Happy New Year to all of our followers! For the duration of 2014, the 500th year of the Corporation of Trinity House, we will be posting a series of ‘On This Day’ calendar entries describing events both big and small in the history of Trinity House. Let’s begin…
Wolf Rock Lighthouse is lit for the first time.
Although a black conical beacon was placed on the Wolf Rock by James Walker, the famous lighthouse builder, in 1840, the construction of a proper lighthouse became necessary and Walker began work on a granite tower in 1861. The tower was completed on 19 July 1869 and the light was brought into service early in the following year.
You can find more information about Wolf Rock Lighthouse on our main website.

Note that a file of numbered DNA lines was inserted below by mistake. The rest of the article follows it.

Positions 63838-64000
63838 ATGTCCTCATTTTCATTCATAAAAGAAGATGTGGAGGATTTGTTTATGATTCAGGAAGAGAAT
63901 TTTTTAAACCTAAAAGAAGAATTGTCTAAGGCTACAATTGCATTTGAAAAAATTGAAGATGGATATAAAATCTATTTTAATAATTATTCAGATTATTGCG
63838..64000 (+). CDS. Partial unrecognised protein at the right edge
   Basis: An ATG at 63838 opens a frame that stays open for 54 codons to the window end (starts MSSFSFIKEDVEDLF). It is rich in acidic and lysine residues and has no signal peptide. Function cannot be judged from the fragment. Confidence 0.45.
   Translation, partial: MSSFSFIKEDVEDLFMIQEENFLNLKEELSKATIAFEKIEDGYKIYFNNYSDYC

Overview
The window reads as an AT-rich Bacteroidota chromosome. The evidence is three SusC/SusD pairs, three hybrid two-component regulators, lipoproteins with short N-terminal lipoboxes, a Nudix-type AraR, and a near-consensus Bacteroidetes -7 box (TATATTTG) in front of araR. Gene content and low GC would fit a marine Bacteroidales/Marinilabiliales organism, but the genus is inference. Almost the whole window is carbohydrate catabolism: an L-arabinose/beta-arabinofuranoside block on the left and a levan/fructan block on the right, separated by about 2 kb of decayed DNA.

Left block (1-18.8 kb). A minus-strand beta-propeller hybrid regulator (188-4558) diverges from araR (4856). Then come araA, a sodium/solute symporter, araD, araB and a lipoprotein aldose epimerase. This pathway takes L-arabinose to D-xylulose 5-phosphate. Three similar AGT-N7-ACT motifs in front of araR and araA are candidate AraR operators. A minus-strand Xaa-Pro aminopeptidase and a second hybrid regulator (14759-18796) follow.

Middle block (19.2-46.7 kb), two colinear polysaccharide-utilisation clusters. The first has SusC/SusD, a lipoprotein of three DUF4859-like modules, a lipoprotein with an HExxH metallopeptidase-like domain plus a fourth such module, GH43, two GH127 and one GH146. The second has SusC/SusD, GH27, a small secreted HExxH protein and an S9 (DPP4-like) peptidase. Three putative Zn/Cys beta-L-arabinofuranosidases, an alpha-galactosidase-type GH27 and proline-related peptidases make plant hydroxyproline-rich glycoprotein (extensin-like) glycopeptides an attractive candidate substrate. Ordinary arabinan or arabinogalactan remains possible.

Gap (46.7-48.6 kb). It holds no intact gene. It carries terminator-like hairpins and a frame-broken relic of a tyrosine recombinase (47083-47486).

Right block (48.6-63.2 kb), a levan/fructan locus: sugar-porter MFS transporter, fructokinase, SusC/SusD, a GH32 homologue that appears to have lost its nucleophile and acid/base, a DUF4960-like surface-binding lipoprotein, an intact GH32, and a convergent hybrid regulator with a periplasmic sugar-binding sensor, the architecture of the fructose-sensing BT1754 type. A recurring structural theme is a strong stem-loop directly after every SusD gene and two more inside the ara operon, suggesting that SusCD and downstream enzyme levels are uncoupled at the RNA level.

Trinity House Hands Helgoland Lighthouse to German Authorities
Trinity House Deputy Master Captain Sir Sydney Webb and Elder Brother Captain Vyvyan arrived on THV Galatea at the island of Helgoland on the occasion of the island and its lighthouse being handed over to the German government; the lighthouse had been under the care of Trinity House since 1807, sending ships from the Blackwall and later the Ramsgate depot.
Trinity House passes its District Pilotage responsibilities to various local harbour authorities as a result of 1987’s Pilotage Act.
1987’s Pilotage Act saw Trinity House part with its District Pilotage responsibilities, passing to various local harbour authorities on 1 January 1988. This act also permitted less stringent requirements for compulsory pilotage, allowing harbour authorities to integrate their pilotage service with their other port services. Ensuring the continuance of one of its oldest duties, Trinity House became a licensing authority for deep sea pilotage, with practices shared by its namesakes in Hull and Newcastle.